The U.S. high School graduation rate has hit 83 percent, rising to a new high for the fifth year in a row. “We’ve made real progress,” said President Barack Obama at Benjamin Banneker Academic High School in Washington, D.C.
While 90.2 percent of Asian-American students and 87.6 percent of whites earn a diploma, that falls to 77.8 percent for Latinos and 74.6 percent for blacks.
Iowa has the highest graduation rate at 90.8 percent. Washington D.C., despite rapid improvement, is at the bottom with a 68.5 percent rate.
While graduation rates are rising steadily, there’s no evidence students are better prepared for college or careers, note Anya Kametez and Cory Turner on NPR.
. . . scores of high school students on the test known as the “Nation’s Report Card,” are essentially flat, and average scores on the ACT and SAT are down.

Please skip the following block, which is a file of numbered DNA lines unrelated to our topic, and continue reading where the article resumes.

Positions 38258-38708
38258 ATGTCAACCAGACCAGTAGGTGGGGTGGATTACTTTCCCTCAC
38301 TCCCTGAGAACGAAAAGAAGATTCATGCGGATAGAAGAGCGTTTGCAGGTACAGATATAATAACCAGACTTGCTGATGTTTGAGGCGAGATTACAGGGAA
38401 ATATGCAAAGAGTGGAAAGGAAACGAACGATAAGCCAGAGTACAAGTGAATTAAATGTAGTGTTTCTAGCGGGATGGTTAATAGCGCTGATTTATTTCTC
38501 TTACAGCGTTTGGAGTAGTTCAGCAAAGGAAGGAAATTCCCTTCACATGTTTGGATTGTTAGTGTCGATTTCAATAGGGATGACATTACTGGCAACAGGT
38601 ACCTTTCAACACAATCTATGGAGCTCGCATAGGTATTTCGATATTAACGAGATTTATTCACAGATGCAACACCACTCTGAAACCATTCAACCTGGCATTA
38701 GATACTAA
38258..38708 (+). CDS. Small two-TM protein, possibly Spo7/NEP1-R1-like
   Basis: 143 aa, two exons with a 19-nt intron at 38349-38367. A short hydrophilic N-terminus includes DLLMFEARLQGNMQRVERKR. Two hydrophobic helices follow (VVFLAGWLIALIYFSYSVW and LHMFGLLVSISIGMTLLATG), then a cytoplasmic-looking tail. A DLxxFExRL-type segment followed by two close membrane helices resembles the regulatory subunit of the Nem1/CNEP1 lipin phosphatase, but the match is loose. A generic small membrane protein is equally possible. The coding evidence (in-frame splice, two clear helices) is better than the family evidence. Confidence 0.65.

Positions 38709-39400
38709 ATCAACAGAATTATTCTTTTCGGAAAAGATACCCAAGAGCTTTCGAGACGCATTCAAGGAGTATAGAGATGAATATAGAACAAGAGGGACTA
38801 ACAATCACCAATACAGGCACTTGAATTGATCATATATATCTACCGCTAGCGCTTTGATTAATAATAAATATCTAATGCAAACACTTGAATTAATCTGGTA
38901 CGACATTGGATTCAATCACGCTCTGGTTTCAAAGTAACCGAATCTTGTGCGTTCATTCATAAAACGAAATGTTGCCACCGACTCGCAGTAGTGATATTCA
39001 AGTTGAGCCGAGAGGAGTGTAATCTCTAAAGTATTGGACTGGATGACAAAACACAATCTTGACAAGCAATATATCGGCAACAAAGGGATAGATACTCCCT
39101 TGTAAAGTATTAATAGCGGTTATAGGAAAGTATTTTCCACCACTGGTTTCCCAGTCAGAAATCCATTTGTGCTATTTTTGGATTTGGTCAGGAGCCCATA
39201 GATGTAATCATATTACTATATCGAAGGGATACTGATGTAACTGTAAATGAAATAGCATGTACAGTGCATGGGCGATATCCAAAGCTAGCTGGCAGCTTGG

. . . “For many students, a high school diploma is not a passport to opportunity, it’s a ticket to nowhere,” says Michael Cohen, president of Achieve, a national nonprofit that’s long advocated for higher standards and graduation requirements.
High school graduation exams often require only eighth- or ninth-grade skills. Some states have dropped the exams.
Just last month, in a major school funding ruling, Connecticut Superior Court Judge Thomas Moukawsher excoriated his state for watered down graduation standards that, he says, have already resulted “in unready children being sent to high school, handed degrees, and left, if they can scrape together the money, to buy basic skills at a community college.”
There are lots of ways to raise graduation rate, an excellent NPR series revealed. Monitoring students’ progress and closing “dropout factories” have helped in some places. In others, schools have fudged the numbers or used dubious “credit recovery” schemes.
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